Today is World AIDS Day, a global event that's taken place every year since 1988. It's designed to help raise awareness about the disease: As the World AIDS Day website says, "people do not know the facts about how to protect themselves and others from HIV, and stigma and discrimination remain a reality for many people living with HIV". With an estimated 33.3 million people around the world currently struggling with AIDS, raising awareness and fighting prejudice are more important than ever.
The United Nations is also backing the "Getting to Zero" campaign, which runs from now until 2015. Tying into the UN's Millennium Development Goal, the campaign outlines three "zero" objectives: Zero new HIV infections, zero discrimination and zero AIDS-related deaths.
So how can you get involved, and what's happening to mark World AIDS Day?
Take the Avert AIDS Challenge
If one of the goals of World AIDS Day is raising awareness about the disease, then this online game from Avert is one fun way to spread knowledge. Answer the questions posed, and then Tweet your score with the hashtag #AVERTAIDSChallenge.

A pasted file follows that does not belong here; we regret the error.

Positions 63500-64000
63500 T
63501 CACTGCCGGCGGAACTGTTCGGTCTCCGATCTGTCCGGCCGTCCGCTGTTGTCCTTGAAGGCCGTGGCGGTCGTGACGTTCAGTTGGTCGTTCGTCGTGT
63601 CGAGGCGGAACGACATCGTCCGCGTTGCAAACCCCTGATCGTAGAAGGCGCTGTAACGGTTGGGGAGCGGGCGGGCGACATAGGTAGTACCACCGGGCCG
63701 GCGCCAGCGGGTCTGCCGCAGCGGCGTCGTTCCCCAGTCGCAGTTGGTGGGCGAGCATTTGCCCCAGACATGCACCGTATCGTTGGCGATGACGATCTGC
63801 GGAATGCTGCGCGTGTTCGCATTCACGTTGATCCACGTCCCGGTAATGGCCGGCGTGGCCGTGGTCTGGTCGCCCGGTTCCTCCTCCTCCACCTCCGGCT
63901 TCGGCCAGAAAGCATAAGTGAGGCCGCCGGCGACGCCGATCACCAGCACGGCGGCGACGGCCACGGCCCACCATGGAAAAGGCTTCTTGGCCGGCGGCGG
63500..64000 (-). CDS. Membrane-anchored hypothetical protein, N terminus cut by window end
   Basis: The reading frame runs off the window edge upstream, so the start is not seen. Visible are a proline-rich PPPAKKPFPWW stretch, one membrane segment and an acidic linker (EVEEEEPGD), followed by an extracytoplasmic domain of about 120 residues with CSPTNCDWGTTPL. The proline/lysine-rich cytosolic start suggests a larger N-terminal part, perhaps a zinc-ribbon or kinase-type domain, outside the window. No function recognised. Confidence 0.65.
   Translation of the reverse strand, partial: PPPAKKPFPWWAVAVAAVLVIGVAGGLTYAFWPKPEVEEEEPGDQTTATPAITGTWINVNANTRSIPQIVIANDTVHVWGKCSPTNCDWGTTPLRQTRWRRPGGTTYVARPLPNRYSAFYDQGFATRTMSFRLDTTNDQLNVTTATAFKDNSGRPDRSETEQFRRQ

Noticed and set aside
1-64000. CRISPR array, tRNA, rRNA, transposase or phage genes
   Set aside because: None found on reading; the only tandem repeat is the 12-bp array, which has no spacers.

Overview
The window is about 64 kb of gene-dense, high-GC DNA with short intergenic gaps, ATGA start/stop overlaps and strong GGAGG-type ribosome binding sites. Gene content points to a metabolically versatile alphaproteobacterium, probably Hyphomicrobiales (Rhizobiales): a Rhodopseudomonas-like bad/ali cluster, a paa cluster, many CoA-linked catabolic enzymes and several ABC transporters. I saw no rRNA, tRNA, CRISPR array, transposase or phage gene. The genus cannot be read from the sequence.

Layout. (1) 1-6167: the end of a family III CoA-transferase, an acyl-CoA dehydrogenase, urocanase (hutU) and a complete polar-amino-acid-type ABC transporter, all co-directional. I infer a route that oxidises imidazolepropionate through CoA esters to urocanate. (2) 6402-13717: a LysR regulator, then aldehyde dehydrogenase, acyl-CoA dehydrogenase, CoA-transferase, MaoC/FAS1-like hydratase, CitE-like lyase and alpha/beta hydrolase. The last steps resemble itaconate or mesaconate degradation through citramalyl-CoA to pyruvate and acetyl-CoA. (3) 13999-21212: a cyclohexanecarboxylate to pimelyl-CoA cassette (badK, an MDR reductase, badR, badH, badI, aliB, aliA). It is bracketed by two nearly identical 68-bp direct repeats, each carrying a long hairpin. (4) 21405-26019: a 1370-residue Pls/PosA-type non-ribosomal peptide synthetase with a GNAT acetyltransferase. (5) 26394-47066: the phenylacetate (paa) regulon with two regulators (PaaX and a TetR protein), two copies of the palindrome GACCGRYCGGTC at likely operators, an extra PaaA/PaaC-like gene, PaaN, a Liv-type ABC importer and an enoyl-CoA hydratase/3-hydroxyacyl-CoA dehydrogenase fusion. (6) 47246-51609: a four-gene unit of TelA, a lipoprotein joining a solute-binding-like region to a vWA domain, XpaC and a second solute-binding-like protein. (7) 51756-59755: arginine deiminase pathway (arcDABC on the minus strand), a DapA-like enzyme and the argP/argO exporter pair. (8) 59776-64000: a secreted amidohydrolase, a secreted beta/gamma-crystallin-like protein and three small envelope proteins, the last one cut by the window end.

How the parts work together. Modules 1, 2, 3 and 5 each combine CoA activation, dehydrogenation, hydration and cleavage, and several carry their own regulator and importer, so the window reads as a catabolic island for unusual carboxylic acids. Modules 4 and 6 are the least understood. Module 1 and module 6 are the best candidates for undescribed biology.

Add to the (2015)QUILT
(RED) is an international organization that's been engaged in creative campaigns to help raise money and awareness in order to combat AIDS and HIV for years. Today they're launching the (2015)QUILT, which will allow people to create a unique panel for a giant online quilt, and pledge to work toward an AIDS Free Generation by 2015.
Tune in to the ONE Campaign World AIDS Day broadcast
(RED) will also be joining forces with the non-profit ONE Campaign to host a special broadcast at 10 a.m. Eastern Standard Time, in which guests such as U.S. President Barack Obama, former presidents George W. Bush and Bill Clinton, Bono and Alicia Keys will answer AIDS-related questions submitted on YouTube. The event will be live-streamed on the ONE Campaign YouTube channel.
You can also get informed about some of the current issues affecting the spread of AIDS. One major point is how the economic crisis has become a pretext for reducing financial support to one of the most important international initiatives to fight the disease: The Global Fund to Fight AIDS, Tuberculosis and Malaria. Stephen Lewis, who along with his wife Michelle Landsberg will be in the red chair and speaking to George Thursday night, has called the Global Fund the "financial armada" in the battle against AIDS, and described the collapse of the fund's upcoming grants as a "catastrophic setback."
You can read the remarks he delivered on the subject this week at the Yale School of Public Health here.
Last night on the show we spoke with Dr. Julio Montaner, the past president of the International AIDS Society and the director of the B.C. Centre for Excellence in HIV/AIDS in Vancouver. Here is his conversation with George:
And, of course, you can wear red, the official colour of World AIDS Day.